A Russian friend has tipped me off to an extraordinary passage in the 1931 Russian novel, The Golden Calf, by Ilya Ilf and Evgeny Petrov. The book, a sequel to the much-better known The Twelve Chairs (made into a 1970 Mel Brooks movie), deals with the adventures of a charming con man named Ostap Bender; at one point, Bender and a fellow crook have to travel through a Central Asian desert on camels, and then ….
For seven days, the camels trudged through the desert carrying the newly minted sheiks. Early in the journey, Ostap was having the time of his life. …. He called himself Lawrence of Arabia.
“I’m a dynamite emir!” he shouted, swaying on the camel’s high back. “If we don’t get some decent food in two days, I’m going to start a rebellion among some tribes. I swear! I am going to apoint myself a representative of the Prophet and declare a holy war — jihad. Against Denmark, for instance. Why were the Danes so mean to their Prince Hamlet? In the current political environment, even the League of Nations will have to find that a satisfactory pretext for war. As God is my witness, I’ll buy a million’s worth of rifles from the British — they love selling weapons to tribesmen — and then, off to Denmark we go! Germany will have to let us through, by way of reparations. Can you imagine the tribesmen storming into Copenhagen? With me leading the way, riding a white camel?”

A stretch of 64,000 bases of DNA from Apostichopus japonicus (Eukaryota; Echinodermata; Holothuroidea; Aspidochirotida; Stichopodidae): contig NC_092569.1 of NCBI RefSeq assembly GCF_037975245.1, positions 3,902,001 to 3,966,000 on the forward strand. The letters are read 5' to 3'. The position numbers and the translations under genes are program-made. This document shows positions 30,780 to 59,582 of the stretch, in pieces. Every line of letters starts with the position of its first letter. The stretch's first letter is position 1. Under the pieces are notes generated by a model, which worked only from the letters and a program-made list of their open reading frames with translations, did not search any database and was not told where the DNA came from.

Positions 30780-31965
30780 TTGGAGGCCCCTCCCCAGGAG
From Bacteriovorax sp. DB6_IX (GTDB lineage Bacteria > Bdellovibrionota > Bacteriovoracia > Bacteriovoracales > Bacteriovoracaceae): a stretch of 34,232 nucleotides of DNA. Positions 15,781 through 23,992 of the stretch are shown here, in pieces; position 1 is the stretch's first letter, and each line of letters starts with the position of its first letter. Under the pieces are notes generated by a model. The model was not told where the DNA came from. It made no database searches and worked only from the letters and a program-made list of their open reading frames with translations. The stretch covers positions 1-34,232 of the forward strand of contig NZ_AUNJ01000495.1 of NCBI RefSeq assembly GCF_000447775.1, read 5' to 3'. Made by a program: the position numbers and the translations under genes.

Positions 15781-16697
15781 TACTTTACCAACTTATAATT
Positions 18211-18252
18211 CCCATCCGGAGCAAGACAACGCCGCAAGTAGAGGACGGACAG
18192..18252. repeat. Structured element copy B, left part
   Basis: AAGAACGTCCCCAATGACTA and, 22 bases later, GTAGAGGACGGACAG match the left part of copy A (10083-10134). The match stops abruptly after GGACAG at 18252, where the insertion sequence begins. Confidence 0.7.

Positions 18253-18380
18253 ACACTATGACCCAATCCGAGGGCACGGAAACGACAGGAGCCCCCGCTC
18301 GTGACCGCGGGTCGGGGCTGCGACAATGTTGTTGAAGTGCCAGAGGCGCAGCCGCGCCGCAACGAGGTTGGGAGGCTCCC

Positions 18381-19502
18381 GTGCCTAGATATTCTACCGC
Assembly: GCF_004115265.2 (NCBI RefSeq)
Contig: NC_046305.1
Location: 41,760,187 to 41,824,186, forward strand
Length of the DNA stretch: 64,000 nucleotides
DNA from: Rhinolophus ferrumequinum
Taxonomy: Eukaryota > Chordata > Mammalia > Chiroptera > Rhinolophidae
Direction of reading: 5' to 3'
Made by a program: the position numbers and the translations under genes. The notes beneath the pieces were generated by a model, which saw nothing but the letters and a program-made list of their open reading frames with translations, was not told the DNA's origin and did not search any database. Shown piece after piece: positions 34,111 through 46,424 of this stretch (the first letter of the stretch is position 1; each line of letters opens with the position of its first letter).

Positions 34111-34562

A jihad against Denmark. A joke, of course. But it’s uncanny, you must admit. And, as another friend of mine comments, full of other contemporary references: Replace “the British” with “the U.S. and/or the Soviet Union,” the League of Nations with the U.N., and “reparations” with “post-colonial white guilt,” and it all fits.